Yesterday the National Football League punished the New England Patriots and their coach, Bill Belichick, for videotaping an opposing team’s defensive signals. The signals in question are used by coaches to tell their on-field defensive unit how to line up and which tactics to use for the next play. The coach typically makes hand signals and arm movements that the on-field players know how to interpret. (The offense also needs to send signals to players from the sidelines before each play, but they use radios.) The opposition gets an advantage if they know what play is coming, so they will try to figure out what the signals mean.
This is essentially a weak form of cryptography. The coaches apply a kind of encryption to translate the desired play into a ciphertext, which is a sequence of hand and arm movements. They transmit the ciphertext (by making the indicated movements) to the on-field players, who then decrypt it, recovering the original play that the coaches wanted to send. An adversary who can see the ciphertext is supposed to be unable to recover the original message.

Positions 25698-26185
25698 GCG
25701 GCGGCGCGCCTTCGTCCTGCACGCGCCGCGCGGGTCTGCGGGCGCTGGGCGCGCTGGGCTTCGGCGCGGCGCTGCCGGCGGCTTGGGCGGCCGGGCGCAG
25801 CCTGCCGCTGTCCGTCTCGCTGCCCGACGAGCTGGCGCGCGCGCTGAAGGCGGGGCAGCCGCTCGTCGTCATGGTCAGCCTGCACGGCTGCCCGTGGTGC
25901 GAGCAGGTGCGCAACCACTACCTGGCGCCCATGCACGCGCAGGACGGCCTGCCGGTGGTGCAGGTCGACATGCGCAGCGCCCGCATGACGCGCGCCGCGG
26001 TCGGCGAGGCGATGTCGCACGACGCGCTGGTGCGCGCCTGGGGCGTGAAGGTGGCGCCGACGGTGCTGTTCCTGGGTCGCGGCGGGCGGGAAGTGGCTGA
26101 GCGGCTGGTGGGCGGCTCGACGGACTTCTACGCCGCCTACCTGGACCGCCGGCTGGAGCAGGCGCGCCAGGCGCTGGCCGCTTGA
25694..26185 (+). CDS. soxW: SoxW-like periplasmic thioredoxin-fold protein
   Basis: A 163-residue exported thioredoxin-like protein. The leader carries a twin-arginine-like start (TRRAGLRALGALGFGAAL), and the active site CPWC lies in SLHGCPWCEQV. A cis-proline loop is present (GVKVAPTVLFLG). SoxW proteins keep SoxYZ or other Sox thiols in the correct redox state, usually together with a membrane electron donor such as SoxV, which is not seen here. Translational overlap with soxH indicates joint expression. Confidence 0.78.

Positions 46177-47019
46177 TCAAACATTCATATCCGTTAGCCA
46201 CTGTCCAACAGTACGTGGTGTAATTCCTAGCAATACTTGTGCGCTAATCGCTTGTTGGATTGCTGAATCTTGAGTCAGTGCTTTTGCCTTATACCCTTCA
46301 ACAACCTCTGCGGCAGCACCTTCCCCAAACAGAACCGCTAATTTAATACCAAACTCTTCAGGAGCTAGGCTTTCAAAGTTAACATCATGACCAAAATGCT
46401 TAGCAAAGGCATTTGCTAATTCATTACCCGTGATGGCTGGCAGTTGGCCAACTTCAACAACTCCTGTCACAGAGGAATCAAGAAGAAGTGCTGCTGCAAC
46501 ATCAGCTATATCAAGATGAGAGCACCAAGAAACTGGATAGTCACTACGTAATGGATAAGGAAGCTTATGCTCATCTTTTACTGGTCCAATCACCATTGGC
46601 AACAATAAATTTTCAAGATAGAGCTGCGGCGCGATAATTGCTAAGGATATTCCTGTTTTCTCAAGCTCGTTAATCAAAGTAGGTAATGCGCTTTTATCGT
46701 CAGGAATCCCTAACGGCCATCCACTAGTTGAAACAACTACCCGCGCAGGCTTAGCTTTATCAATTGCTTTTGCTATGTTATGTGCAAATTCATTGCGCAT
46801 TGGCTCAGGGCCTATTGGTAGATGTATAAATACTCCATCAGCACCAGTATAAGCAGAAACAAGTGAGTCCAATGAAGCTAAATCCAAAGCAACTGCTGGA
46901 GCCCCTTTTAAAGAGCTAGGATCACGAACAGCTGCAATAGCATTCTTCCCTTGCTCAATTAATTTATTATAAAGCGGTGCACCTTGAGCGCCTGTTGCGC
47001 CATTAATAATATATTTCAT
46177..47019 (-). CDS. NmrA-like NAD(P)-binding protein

I don’t know what systems NFL teams use, but Belichick and the Patriots apparently thought they had a chance of breaking their opponents’ code.
There’s an interesting technical problem here: how to encrypt defensive plays into sideline signals securely, in a way that’s practical for real coaches and players in a game situation. I can think of at least one solution that is secure and practical. (Exercise for geeky readers: How would you do this?)
You might think that any solution would be too complicated for a mere football player to decode. If you think that, you’re underestimating the players involved. NFL defensive captains already cope with complex information and plans, and their teams’ current signaling systems already require decoding of symbols. Clever solutions can be pretty simple.
Crypto applies not only to designing a team’s signals, but also to analyzing rivals’ signals. Who will be the first NFL team to hire a cryptographer?